Bishops protest against plans to abolish public holidays
Around 11 bishops have written a letter to Church Minister Louise Schack-Elholm protesting the government’s plans to abolish Great Prayer Day, the first public holiday after Easter, which always falls on a Friday. “We hope that the constitution’s provision on the national church will continue to make the state respect that the national church’s holidays are connected with days off,” read their statement. “The bishops find holidays essential for both Christian preaching and the cohesion of our society. The bishops therefore find it regrettable that the government wants to abolish a public holiday. Moreover, the connection between the abolition of a public holiday and increased defense budgets is puzzling.”

The value of exports fell for the third consecutive month in November
The value of exports – specifically the goods and services that Danish companies sell abroad – fell for the third month in a row in November. The dip of 1.8 percent continued a downward spiral that has caused the value of exports to fall by 10 percent since the peak earlier in 2022, according to Arbejdernes Landsbank’s chief economist, Jeppe Juul Borre, as reported by DR. Exports actually account for 900,000 jobs in Denmark. “One jump can have a broad impact,” Borre wrote. “But we must also remember that 2022 as a whole has been an excellent export year despite global economic challenges.”

The number of unemployed increased towards 2023
Unemployment rose net by 1,200 people during November, according to . In total, there were 77,300 people without jobs who moved in in December. A reassessment of the early fall figures reveals that unemployment began to rise on October 1st.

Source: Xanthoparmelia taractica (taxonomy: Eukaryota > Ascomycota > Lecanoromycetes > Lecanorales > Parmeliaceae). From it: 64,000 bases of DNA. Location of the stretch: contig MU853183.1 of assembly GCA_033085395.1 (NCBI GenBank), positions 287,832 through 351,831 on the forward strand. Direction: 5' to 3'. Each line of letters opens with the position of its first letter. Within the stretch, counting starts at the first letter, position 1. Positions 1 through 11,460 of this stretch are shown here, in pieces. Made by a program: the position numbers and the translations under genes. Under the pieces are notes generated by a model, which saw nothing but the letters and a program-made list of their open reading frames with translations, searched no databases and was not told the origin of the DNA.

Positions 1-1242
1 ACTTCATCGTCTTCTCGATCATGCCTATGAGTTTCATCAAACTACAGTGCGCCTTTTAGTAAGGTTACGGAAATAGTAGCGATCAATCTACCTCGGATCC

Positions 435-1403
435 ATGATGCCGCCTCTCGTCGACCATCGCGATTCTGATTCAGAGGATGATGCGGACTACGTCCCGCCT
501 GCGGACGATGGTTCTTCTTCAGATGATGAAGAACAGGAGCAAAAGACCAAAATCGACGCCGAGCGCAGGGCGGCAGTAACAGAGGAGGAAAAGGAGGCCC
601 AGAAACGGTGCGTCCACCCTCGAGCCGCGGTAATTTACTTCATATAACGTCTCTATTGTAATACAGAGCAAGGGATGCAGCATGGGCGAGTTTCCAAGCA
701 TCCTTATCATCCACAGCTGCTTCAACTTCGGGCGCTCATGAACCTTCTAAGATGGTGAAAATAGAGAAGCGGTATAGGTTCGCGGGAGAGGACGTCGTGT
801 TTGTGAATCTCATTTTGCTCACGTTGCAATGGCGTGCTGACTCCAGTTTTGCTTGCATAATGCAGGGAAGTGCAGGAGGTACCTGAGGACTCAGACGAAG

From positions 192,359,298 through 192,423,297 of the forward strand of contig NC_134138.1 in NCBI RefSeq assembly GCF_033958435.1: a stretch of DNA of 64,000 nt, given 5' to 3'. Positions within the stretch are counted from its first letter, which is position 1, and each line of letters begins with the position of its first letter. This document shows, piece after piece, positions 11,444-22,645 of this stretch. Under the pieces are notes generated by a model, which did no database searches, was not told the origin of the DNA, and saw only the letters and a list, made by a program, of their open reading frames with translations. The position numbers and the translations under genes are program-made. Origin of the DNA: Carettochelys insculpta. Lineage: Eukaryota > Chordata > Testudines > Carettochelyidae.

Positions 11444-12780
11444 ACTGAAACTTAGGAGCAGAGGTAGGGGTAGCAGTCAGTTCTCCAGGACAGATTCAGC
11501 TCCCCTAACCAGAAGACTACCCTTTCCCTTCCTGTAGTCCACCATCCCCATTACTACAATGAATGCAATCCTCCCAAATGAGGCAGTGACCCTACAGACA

Former student complaints credible, but perhaps a little late in the day
In October 2021, it was reported that 11 former pupils at Gravenshoved Boarding School at Christiansfeld in North Jutland had made allegations that they were abused as children who attended the institution, and this month an independent lawyer’s report confirmed that the allegations are credible. The former students submitted their demands in writing to Municipality, which owned the school from 1964 to 1992, the year the school closed. However, the municipality’s legal representation argues that in the absence of evidence documenting complaints made while the school was open, its client is not responsible for failing to act. A police report agrees that too much time has passed and that a number of the complaints relate to offenses which were not illegal at the time.

Hunting island for sale again, this time with a 12.5 percent discount
A 41.1 hectare island on Funen has been put up for sale for a price DKK 2.5 million cheaper than previously announced in February last year. Knold, located in the South Funen archipelago and accessible from the mainland via a narrow isthmus, can be had for DKK 17.5 million, reports Fyens Stiftstidende. Ten minutes’ drive from Faaborg, it comes with a 239 m2 house, its own beach and plenty of hunting opportunities.

Source: The Nordic Page